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of the likeness and the model. The “likeness” of Thomas 84:1 is what Plato called ὁμοίωμα in his
dialogues: an imitation of a model, e.g. a reflection in the water or a portrait made by an artist. The
“image” of Thomas 84:2 is the model, i.e. the paradigmatic image. Thus, Thomas 84:1 describes that
which imitates us, whereas Thomas 84:2 describes that which we imitate. In other words, saying 84
portrays the contrast between different levels of being. Just as a human is greater than his or her
likeness, so also is the paradigmatic image of this human greater than the human him- or herself.
Having treated each of the relevant sayings individually, I proceeded to a discussion of the
Thomasine metaphysics of the image as a whole. Most significantly, Thomas employs the language
of the image to talk about salvation history. The sayings discussed in this chapter provide us with
sufficient information to reconstruct the Thomasine views on the three defining points in history (the
beginning, the Fall, and the end) and the three historical stages (the past, the present, and the future),
represented thus:
the past
the beginning
Thomas 50:1
the Fall
Thomas 22:6
the present
Thomas 83:1
Thomas 84:2
the future
the end
Thomas 83:2
In the beginning, the light revealed itself by means of the paradigmatic image (Thomas 50:1). Later,
this image was replaced with a counterfeit (Thomas 22:6), which is the reason why, today, the light
is concealed in mundane images (Thomas 83:1) and the paradigmatic images do not become manifest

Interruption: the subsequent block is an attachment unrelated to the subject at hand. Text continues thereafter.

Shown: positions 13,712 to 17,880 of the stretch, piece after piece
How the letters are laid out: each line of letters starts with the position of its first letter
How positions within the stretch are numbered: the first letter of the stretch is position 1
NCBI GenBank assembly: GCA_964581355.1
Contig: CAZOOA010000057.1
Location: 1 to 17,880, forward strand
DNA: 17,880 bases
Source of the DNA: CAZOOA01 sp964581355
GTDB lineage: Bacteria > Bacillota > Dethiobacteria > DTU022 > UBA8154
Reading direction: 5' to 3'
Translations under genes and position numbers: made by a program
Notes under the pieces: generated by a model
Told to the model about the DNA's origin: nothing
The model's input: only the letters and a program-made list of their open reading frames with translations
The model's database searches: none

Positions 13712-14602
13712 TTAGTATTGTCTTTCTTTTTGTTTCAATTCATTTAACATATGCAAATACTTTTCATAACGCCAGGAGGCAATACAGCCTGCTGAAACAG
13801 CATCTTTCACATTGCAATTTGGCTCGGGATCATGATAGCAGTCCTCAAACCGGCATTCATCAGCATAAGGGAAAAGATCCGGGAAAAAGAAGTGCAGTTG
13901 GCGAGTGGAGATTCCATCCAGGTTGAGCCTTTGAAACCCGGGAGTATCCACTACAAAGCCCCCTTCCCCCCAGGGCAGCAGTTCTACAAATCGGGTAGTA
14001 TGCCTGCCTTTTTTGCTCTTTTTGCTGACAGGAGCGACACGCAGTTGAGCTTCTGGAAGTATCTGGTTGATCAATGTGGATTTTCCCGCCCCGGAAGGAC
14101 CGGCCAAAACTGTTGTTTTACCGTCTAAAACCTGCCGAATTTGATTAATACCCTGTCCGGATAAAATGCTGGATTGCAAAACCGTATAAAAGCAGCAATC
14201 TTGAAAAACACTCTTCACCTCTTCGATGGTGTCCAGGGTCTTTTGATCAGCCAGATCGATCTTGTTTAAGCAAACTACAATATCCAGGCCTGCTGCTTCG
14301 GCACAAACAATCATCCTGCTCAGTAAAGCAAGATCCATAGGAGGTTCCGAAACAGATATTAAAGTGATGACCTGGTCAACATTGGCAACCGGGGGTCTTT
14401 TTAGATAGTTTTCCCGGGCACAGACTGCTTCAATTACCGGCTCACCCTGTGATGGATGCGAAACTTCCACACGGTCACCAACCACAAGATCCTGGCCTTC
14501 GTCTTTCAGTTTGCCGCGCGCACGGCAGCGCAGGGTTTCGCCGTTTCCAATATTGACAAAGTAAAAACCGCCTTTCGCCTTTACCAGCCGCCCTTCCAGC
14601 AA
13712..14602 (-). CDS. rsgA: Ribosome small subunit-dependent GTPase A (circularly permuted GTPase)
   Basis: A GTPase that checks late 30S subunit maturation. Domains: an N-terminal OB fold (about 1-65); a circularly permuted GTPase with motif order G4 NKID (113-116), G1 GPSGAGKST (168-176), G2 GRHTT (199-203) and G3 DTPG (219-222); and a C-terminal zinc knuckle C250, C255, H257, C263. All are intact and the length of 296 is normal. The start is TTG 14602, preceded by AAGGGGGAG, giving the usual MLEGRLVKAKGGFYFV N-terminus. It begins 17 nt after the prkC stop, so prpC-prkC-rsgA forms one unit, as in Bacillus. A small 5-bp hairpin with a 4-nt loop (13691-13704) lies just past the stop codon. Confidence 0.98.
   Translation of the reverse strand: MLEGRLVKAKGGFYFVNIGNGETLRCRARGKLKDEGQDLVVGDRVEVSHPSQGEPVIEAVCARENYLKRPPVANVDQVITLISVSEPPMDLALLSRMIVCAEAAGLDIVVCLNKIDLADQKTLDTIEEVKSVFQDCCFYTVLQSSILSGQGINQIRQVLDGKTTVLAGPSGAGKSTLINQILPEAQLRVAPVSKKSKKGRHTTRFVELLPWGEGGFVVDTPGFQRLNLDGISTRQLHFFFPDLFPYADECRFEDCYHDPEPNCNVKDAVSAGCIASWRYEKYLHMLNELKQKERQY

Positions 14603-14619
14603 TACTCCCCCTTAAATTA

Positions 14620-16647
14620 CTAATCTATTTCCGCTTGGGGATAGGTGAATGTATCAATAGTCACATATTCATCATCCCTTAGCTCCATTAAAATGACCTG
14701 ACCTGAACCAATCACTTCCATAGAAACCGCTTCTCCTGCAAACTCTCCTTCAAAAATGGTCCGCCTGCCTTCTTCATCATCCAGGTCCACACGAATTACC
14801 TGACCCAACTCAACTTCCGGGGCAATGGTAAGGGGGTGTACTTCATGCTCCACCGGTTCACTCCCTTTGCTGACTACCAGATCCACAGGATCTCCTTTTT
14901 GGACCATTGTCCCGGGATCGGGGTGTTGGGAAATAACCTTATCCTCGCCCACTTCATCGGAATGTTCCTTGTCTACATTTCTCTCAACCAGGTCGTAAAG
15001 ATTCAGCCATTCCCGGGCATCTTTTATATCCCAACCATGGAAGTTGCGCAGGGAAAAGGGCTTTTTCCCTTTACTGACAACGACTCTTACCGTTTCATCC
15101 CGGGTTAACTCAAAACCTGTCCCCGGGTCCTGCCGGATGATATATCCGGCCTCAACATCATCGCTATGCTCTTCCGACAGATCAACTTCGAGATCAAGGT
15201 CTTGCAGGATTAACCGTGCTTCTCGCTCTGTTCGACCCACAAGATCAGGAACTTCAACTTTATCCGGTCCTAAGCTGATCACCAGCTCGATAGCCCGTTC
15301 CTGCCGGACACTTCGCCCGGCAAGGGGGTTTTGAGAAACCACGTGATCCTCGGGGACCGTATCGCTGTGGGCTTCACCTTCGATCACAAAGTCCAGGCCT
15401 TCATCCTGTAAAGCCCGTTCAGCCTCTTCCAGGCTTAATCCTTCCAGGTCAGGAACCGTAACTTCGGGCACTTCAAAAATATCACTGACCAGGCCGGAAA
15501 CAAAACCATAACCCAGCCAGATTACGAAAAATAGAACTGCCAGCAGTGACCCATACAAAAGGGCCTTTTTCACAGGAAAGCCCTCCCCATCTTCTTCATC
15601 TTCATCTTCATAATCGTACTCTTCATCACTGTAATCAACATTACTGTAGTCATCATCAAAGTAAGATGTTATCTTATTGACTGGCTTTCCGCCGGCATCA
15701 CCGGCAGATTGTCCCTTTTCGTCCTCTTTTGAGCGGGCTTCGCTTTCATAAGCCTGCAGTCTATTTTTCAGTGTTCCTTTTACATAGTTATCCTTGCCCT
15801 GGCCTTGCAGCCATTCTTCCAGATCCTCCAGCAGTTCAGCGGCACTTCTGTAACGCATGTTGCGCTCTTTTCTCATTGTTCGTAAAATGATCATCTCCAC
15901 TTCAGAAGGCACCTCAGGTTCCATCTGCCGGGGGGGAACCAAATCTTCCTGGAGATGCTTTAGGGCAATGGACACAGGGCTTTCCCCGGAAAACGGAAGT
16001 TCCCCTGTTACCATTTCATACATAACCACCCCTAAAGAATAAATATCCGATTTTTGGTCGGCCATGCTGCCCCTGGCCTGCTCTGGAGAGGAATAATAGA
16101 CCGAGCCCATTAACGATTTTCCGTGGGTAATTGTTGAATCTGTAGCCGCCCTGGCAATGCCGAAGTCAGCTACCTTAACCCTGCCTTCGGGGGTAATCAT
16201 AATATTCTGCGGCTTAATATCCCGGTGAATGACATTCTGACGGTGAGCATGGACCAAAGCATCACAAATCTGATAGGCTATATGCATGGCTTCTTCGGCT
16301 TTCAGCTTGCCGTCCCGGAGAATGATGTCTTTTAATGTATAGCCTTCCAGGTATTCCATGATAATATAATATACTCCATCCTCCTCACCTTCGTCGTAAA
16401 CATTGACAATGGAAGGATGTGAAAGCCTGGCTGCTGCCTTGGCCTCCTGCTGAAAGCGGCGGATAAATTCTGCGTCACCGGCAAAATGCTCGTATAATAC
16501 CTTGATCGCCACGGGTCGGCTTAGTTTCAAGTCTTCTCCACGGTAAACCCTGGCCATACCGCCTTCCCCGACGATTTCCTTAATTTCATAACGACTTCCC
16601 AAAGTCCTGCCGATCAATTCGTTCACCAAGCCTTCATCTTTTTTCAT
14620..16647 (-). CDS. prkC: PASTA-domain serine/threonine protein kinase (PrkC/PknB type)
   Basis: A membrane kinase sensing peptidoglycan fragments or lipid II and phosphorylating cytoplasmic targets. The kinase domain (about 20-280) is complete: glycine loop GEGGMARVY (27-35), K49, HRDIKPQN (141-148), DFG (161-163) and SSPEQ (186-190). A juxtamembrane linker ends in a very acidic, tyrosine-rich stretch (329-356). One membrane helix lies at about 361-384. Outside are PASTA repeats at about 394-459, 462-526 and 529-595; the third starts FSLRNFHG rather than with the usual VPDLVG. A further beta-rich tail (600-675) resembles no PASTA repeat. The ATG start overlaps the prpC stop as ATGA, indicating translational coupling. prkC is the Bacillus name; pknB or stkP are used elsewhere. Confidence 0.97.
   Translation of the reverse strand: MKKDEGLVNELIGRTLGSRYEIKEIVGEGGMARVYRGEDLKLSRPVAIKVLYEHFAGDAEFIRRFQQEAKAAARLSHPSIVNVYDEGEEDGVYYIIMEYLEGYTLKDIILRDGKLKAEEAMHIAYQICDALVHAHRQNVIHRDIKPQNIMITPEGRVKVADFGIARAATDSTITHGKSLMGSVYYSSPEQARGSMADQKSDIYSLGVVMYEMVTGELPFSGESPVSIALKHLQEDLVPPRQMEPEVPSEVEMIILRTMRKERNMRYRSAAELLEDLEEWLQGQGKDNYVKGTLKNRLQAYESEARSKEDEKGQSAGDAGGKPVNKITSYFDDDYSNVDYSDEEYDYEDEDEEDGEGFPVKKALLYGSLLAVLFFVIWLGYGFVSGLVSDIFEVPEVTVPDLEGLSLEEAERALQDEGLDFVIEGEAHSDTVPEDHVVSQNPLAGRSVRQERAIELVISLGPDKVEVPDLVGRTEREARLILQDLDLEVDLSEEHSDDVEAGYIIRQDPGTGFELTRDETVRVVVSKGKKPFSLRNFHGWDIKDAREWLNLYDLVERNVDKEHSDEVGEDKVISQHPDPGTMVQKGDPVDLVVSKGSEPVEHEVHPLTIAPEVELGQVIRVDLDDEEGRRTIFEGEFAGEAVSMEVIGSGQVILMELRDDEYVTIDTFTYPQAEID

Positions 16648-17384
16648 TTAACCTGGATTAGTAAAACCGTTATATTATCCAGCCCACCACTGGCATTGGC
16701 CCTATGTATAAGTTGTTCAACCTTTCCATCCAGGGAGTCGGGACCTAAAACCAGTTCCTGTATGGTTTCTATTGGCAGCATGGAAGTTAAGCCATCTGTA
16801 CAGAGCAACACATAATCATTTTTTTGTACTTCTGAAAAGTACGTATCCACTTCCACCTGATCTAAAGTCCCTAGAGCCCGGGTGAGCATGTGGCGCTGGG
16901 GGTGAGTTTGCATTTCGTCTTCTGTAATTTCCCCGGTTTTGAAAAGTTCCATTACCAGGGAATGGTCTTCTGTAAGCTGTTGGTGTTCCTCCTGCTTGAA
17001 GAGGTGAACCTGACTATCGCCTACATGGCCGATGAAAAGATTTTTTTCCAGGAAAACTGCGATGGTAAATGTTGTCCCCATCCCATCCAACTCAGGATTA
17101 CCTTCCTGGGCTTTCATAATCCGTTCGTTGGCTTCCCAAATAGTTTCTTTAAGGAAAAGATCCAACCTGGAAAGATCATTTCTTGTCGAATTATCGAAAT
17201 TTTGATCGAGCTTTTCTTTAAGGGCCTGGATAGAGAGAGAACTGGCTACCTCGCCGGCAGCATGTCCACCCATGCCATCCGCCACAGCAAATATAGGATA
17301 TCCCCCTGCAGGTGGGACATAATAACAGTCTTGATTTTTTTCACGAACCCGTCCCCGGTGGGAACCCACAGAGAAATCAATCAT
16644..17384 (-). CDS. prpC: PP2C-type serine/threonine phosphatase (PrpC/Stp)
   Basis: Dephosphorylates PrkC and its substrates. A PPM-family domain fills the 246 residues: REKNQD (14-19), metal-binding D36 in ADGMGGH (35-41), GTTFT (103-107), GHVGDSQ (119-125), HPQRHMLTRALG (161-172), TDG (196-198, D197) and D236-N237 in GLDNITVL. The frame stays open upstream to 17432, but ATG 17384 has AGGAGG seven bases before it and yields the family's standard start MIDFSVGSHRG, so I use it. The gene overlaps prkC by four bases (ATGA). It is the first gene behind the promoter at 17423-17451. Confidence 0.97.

(Thomas 84:2). In the end, the situation will change: the restored image will reveal itself by means of
the light (Thomas 83:2). As this summary demonstrates, Thomasine protology and eschatology do
not duplicate each other; Thomas does not envision salvation as merely returning to the original state.
Rather, there is an antithetic parallelism between protology and eschatology; the end is, in a way, the
opposite of the beginning.
Finally, at the end of this chapter, I offered a reflection on the alternation between the singular
and plural numbers in the sayings that deal with the paradigmatic image. The fact that the plural form
occurs only in Thomas 84:2, the saying that deals with the current state of events, makes it likely that
the use of the plural number is intentional. As I pointed out, to attain salvation in Thomas means not
only to restore the image, but also to “become one.” Moreover, just like we had the image, but lost it,
so also we were “one,” but then became “many.” Thus, “our images” in the plural in Thomas 84:2
reflects the woeful fact that present-day humanity is devoid of oneness.
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